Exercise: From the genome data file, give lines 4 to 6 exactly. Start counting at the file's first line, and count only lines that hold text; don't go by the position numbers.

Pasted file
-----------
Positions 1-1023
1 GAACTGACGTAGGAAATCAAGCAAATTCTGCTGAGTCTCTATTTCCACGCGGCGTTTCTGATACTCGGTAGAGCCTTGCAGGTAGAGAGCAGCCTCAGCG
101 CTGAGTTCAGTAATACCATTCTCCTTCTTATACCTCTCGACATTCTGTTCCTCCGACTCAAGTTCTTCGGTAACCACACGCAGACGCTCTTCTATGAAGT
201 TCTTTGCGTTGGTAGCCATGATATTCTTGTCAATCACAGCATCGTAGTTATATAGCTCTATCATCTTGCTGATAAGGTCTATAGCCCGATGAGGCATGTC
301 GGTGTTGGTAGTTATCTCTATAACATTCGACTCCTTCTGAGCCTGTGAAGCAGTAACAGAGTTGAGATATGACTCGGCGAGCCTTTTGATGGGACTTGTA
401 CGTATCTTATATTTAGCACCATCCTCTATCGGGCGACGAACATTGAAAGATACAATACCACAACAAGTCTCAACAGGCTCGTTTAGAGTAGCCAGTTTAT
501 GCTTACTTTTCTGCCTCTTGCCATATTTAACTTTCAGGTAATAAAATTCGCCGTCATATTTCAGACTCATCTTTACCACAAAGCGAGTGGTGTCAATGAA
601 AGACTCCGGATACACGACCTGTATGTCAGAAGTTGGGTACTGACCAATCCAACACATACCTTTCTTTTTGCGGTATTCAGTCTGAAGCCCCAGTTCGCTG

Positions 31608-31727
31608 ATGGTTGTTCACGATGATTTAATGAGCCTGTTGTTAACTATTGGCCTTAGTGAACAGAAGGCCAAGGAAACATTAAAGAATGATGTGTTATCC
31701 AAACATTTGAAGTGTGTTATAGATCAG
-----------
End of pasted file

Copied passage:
201 TCTTTGCGTTGGTAGCCATGATATTCTTGTCAATCACAGCATCGTAGTTATATAGCTCTATCATCTTGCTGATAAGGTCTATAGCCCGATGAGGCATGTC
301 GGTGTTGGTAGTTATCTCTATAACATTCGACTCCTTCTGAGCCTGTGAAGCAGTAACAGAGTTGAGATATGACTCGGCGAGCCTTTTGATGGGACTTGTA
401 CGTATCTTATATTTAGCACCATCCTCTATCGGGCGACGAACATTGAAAGATACAATACCACAACAAGTCTCAACAGGCTCGTTTAGAGTAGCCAGTTTAT